The US' coal-fired electricity generation in 2019 fell to its lowest level in 42 years, the country's Energy Information Administration (EIA) said in a statement on Monday.
Electricity output from the US' coal-fired generation fell to 966,000 gigawatt-hours (GWh) in 2019, marking the lowest level since 1976.
This was also the largest year-over-year percentage decline in history at 16%, the EIA said.
The sharp decline was a result of increased electricity generation from natural gas-fired plants and wind turbines.
While natural gas-fired electricity generation reached an all-time record of nearly 1.6 million GWh in 2019, up 8% from 2018, electricity generation from wind turbines also set a new record by surpassing 300,000 GWh, up 10% from the year before, the EIA said.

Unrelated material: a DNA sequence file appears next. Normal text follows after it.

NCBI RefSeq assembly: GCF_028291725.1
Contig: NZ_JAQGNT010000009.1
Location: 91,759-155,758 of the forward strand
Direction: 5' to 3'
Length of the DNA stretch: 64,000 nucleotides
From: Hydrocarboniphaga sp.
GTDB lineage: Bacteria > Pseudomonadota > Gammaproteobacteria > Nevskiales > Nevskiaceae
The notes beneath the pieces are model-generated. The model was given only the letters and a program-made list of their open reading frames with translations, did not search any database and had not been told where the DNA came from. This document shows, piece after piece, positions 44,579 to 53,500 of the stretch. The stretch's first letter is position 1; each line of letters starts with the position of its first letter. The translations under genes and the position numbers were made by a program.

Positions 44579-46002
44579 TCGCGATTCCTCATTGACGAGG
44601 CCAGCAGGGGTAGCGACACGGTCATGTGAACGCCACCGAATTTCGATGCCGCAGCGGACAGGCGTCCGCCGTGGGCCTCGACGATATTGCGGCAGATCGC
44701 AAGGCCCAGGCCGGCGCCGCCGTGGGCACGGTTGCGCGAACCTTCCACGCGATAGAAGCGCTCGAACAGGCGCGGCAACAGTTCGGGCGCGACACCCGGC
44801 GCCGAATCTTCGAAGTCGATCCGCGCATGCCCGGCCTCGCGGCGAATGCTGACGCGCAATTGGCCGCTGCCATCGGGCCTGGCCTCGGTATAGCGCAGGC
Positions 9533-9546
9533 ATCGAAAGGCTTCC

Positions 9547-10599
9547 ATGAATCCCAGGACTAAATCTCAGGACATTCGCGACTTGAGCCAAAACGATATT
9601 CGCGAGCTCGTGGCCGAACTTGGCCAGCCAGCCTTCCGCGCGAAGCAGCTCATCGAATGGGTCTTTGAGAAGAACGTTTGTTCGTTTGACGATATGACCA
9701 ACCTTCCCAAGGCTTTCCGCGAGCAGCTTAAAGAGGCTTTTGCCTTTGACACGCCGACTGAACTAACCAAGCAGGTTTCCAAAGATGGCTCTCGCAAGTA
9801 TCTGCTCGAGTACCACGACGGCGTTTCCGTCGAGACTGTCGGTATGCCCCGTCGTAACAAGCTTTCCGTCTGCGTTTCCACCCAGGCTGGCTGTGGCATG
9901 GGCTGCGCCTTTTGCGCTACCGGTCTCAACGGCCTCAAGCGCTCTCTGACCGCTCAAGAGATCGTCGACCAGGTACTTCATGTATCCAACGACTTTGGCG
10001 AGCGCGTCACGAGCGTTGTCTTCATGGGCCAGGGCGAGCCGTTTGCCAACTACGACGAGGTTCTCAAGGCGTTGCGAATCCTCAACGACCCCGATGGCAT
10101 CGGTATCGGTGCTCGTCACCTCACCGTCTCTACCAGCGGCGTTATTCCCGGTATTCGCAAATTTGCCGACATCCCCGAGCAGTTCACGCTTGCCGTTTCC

"The increased availability of low-priced natural gas has been the biggest factor in decreasing coal-fired generation," the statement read.
"This factor has lowered average coal plant utilization rates and pushed some coal plants into early retirement," it added.
Another reason behind the decline in coal-fired electricity generation was retiring coal plants.
Coal-fired capacity in the US peaked at 318 GW in 2011, but fell to 229 GW by the end of 2019, according to the EIA.
"Although coal at US power plants has cost less than natural gas, for coal to be competitive its delivered cost must be at least 30% lower to make up for the differences in efficiency between a typical coal-fired plant and a typical natural gas-fired plant," the statement noted.
By Ovunc Kutlu